6. In this connection I will refer to the decisions cited by the learned counsel for the petitioner. In Gopalan Nair v. Kalu, (1973 Mad LJ (Cri) 336) : (1974 Cri LJ 210) it has been held by the Mysore High Court, that when a motor vehicle is seized by the police, one has to consider the effect of the provisions of the Motor Vehicles Act for finding out the true claimant before passing order relating to such property during the pendency of the proceedings under Section 516-A of the Criminal P.C. (old). From the provisions relating to the registration of motor vehicles under the Motor Vehicles Act, it is clear that the registration certificate is an essential necessity before any such motor vehicle can be made use of and that any person in whose favour this certificate of registration is issued, obviously would be the owner thereof. In case of any transfer of any ownership in respect of that motor vehicle, the procedure is contemplated under Section 31 of the Motor Vehicles Act and till any such transfer of ownership is entered in the certificate of registration, one has to take it that the person in whose favour such a certificate of registration is issued by the Motor Transport Authorities is the owner and such a person is entitled to remain in possession of the vehicle. Non-compliance of certain provisions of the Motor Vehicles Act sometimes makes the owner responsible. In those circumstances it would be ordinarily prudent and in consonance with the provisions of the Motor Vehicles Act to allow such a motor vehicle to remain in possession of such a person in whose name the certificate of registration stands.
7. In Mahamaya Dasi v. Sanat Kumar : AIR1968Cal564 it has been held by the Calcutta High Court that, in the case of a motor car with regard to which there are specific provisions in the statute enjoining certain obligations and non-conformance thereto will bring the offender within the ambit of the penalties provides for under the relevant Act and the Rules. Motors Vehicles are not just ordinary 'Chattels personal' and the owner thereof has got rights as well as liabilities under the statute. Sections 22, 31 and 112 of the Motor Vehicles Act as well as the relevant Rules will pinpoint the same. For any deviation the ultimate owner who is neither responsible for the same nor even aware thereof would be liable to prosecution. Accordingly, it is just and fair that when an order for making over the custody of an article which is a motor car is passed, the question has to be approached against the above background, as otherwise it may tend to create a Gilbertain situation. The party who is the registered owner of the vehicle but has been denied the right of possession and user of the said car would nonetheless be liable for the penalties accruing, while the car is in the custody of somebody else. It is desirable therefore in such cases that the custody of such a car should either be with a third party like a Garage upon proper terms and conditions or with the registered owner thereof.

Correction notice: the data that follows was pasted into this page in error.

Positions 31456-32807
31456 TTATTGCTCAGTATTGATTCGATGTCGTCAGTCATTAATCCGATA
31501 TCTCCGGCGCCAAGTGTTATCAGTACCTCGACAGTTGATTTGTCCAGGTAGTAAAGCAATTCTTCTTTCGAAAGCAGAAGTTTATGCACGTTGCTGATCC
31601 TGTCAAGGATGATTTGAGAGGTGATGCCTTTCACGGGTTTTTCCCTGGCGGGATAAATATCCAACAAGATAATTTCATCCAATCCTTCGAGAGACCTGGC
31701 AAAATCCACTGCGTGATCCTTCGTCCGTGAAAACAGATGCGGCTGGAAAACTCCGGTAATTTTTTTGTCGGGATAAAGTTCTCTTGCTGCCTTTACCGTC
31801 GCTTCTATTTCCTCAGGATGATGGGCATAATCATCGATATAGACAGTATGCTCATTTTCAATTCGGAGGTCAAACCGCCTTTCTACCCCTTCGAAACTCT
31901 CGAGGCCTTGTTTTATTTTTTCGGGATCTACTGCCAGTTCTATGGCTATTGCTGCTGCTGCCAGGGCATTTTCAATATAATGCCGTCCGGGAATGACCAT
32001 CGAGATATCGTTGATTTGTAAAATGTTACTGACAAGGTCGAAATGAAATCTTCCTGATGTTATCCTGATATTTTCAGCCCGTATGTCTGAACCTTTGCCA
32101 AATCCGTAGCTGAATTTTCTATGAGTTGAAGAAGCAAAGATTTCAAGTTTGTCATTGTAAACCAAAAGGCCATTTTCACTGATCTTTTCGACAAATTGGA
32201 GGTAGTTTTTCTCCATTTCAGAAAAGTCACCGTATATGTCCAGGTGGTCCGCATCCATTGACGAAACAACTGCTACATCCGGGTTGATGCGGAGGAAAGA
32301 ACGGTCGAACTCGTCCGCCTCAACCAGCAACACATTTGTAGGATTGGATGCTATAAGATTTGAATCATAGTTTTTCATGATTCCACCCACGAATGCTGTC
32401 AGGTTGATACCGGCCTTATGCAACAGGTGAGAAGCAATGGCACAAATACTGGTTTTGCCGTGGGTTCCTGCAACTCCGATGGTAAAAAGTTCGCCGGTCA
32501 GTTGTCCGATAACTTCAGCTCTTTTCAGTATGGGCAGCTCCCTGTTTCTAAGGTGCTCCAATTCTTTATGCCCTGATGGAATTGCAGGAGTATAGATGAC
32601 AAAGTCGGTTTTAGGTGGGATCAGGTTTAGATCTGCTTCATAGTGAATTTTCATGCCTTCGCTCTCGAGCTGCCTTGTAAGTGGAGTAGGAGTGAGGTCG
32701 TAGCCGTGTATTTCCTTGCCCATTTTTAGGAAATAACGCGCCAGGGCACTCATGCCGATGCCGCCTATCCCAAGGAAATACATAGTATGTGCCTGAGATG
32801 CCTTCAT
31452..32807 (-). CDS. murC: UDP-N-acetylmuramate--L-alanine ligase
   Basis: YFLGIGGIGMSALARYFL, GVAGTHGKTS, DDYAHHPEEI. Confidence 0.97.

8. I agree with the reasoning of these decisions.
9. In the result, I set aside the order of the learned Magistrate and direct that the lorry APD 5196 should be released to the petitioner (Kavaluri Sidda Reddy) on condition that he executes a bond for a sum of Rs. 50,000/- with two sureties each for a like sum to the satisfaction of the Judicial Magistrate of First Class, Rajampet, and with a further condition that he should not lease our, sub-let or sell it to anybody and he should also produce that lorry as and when required by the Lower Court. Accordingly, this petition is allowed.
10. Order accordingly.